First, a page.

Asia links 3 Dec 2020: Tariffs on Australian wine, new live streaming regulation, potential delisting of Chinese stocks in the US

Insight #1 – Chinese producers will be key beneficiaries of Australian wine tariffs

Following discontent about Australia’s calls for an investigation into the origins of COVID-19, China has responded with tariffs of up to 200% on Australian wine. From 28 November, importers of Australian wine will have to provide potentially non-refundable “anti-dumping security deposits” amounting to 107-212% of the value of the wine. For some Australian wine makers, the tariffs could be devastating. Treasury Wines (TWE AU), owner of the Penfolds Grange brand, will likely see its company-wide profit drop around 20-30% due to a ~50% drop in ex-factory prices in China. Roughly 120 million litres of Australian wine is imported into China each year, compared to a domestic production of 800 million litres. Based on this simple analysis, it is not inconceivable that domestic Chinese producers could see an acceleration in revenue growth of more than 10 percentage points in 2021. Famed speculator Jim Rogers mentioned in an interview a few weeks ago that he was buying Chinese wine producers, thinking that the quality of their wines have improved drastically in recent years. While I am sure that he has done his due diligence, it is also worth noting that the corporate governance in listed Chinese wine producers is known to be sketchy. So err on the side of caution.

Insight #2 – Real-name verification for Chinese live streaming platforms will make fraud difficult

On 24 November, the National Radio and Television Administration of China released a notice on enhancing regulation in the live streaming sector. The new regulations are a game-changer, in my view: 1) both those who watch and those who buy virtual gifts will need to provide their real names 2) live streaming platforms will set a limit on the total tipping amount per user 3) platforms need to regulate hosts who broadcast vulgar content. In the wake of Muddy Waters’ allegations of fraud at YY, the timing could not be worse. Investors are already questioning to what extent virtual gift revenues are in fact cash recycled via related party agencies. With real-name verification, it will be more difficult to pull off such stunts. Broadcasting pornography or engaging in multi-channel marketing through private chat rooms will also become more difficult. I recommend the documentary “People’s Republic of Desire” to understand just how murky the entire industry is. So in light of the new regulation, I would be very cautious of having any exposure to Chinese live streaming stocks (JOYY, Momo, Tencent Music, Huya, etc).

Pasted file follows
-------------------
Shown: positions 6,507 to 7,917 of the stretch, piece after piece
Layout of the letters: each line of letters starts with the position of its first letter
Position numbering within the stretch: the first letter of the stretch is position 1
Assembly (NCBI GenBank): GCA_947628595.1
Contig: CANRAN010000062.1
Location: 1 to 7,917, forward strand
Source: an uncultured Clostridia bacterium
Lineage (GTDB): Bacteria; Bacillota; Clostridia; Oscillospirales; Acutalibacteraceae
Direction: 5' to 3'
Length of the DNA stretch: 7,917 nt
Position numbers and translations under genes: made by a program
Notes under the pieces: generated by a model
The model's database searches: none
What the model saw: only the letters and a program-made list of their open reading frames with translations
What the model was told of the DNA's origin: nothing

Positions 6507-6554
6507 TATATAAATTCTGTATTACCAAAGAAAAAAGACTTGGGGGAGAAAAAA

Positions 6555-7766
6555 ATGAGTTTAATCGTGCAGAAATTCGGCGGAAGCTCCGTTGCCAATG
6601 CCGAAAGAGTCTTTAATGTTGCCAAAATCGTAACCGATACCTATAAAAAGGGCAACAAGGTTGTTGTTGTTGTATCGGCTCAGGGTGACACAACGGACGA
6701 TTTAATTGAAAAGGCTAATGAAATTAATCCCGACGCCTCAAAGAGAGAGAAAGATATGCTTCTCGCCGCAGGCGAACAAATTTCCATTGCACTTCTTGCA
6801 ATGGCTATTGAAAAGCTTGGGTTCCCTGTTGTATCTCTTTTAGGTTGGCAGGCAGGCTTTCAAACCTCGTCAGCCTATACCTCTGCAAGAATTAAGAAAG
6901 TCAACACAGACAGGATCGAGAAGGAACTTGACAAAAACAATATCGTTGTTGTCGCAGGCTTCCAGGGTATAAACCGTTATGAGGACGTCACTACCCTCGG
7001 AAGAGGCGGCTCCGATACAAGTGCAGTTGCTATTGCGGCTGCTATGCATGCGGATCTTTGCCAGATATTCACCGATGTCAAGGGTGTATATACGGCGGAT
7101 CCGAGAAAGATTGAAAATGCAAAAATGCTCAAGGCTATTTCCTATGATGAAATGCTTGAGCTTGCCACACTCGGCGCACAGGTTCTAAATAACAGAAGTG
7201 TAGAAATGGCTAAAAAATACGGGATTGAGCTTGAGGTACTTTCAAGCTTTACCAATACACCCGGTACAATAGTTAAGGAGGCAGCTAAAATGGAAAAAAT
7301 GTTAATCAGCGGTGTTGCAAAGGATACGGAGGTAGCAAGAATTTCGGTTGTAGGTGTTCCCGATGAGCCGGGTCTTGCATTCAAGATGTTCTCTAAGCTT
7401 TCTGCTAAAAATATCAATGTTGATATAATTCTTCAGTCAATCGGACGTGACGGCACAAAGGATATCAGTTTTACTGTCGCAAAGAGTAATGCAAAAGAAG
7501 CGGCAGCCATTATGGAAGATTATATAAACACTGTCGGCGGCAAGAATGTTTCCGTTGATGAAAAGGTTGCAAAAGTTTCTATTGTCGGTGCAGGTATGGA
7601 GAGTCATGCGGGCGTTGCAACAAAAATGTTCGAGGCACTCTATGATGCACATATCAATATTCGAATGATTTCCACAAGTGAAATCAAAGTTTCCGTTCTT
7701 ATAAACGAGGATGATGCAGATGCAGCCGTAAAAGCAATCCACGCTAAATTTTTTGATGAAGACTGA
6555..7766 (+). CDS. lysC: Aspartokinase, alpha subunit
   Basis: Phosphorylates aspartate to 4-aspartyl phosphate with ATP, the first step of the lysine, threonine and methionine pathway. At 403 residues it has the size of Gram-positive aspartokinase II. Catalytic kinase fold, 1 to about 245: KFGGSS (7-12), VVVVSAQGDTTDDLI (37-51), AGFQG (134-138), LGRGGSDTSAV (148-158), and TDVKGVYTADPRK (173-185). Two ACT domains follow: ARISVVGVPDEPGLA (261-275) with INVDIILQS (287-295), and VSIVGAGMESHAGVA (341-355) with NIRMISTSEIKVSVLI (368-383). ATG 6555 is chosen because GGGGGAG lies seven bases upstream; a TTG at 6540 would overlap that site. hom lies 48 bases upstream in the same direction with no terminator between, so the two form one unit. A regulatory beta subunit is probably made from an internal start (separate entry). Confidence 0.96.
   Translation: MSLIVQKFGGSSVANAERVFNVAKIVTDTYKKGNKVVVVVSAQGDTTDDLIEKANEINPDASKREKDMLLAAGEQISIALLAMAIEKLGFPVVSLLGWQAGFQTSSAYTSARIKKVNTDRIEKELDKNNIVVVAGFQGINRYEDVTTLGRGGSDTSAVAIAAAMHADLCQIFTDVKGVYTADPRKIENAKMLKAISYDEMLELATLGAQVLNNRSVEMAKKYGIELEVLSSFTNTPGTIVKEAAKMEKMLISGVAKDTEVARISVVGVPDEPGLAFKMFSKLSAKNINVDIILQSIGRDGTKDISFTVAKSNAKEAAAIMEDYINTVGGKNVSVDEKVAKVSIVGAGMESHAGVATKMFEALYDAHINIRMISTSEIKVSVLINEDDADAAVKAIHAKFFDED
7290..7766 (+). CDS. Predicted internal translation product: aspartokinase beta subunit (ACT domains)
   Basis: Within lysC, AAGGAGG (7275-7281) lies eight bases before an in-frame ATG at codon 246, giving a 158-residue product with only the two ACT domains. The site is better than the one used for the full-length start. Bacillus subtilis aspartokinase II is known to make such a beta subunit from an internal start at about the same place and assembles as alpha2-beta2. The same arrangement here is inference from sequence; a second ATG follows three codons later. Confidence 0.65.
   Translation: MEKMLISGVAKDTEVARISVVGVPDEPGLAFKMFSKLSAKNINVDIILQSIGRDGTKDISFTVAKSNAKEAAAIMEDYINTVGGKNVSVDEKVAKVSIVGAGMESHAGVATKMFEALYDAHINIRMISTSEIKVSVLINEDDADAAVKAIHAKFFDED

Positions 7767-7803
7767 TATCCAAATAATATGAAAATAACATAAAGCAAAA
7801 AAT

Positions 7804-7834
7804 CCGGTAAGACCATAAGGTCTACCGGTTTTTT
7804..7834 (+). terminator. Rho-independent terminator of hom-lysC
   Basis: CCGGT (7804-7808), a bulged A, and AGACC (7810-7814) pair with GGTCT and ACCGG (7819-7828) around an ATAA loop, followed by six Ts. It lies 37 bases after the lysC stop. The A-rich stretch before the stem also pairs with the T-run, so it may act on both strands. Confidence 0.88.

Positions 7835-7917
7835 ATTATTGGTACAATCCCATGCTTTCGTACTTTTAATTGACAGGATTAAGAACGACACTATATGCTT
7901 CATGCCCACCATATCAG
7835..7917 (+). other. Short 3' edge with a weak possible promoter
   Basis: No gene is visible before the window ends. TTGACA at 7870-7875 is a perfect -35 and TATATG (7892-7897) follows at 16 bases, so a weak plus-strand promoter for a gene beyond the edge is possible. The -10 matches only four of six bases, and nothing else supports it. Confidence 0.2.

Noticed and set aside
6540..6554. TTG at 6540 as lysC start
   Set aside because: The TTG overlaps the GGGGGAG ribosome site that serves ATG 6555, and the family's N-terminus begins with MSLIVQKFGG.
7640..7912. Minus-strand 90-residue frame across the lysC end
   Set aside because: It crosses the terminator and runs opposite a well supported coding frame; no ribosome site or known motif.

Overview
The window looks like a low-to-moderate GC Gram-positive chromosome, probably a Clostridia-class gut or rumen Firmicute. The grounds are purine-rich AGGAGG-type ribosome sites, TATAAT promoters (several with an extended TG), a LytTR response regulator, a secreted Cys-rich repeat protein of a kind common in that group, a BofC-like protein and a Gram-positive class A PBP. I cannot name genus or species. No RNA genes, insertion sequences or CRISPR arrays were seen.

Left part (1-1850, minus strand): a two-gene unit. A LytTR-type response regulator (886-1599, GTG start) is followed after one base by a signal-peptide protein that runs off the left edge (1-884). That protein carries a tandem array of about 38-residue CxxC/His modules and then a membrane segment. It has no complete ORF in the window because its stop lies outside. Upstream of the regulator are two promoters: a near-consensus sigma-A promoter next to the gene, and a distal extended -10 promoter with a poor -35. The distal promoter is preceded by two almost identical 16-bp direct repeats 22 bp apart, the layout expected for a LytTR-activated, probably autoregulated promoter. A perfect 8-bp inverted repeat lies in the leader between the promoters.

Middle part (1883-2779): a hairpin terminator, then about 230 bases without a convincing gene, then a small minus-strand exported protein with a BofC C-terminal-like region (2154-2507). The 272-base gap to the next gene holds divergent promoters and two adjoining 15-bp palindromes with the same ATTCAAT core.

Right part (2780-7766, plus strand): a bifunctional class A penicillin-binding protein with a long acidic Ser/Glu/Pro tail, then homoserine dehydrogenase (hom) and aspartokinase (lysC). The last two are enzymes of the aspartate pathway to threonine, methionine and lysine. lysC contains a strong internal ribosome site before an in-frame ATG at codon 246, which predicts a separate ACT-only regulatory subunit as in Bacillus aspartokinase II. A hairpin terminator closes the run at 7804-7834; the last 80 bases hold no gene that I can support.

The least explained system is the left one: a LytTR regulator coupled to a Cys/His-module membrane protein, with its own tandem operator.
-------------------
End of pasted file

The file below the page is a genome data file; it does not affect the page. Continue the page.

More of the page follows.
Insight #3 – Chinese stocks on US exchanges could be delisted within 3 years

The US House of Representatives just passed a bill that might potentially delist Chinese stocks from US exchanges. After having gone through Congress, President Trump final just needs to sign the bill for it to become law. With this new law, Chinese companies and audit firms will have three years to comply with inspections from SEC or else face delisting from US exchanges. There are 250 Chinese companies listed on US exchanges, with a combined market cap of US$2 trillion. So NYSE & NASDAQ will obviously be the big losers, since they collect listing fees and benefit from day-to-day trading in US-listed Chinese stocks. The number of IPOs of Chinese companies on US exchanges actually hit a record high in 2020. So this marks the end of an era. The impact on the share prices of US-listed Chinese stocks is unclear. In a best-case scenario, they will be able to relist in China or Hong Kong at a similar valuation. In a worst-case scenario, they are privatized far below their intrinsic values, as happened with Sina recently. Minority shareholders may not be able to oppose such a going-private transactions.


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Chart of the week – The number of Chinese IPOs in the United States hit a new record under the Trump administration

Source: The Economist


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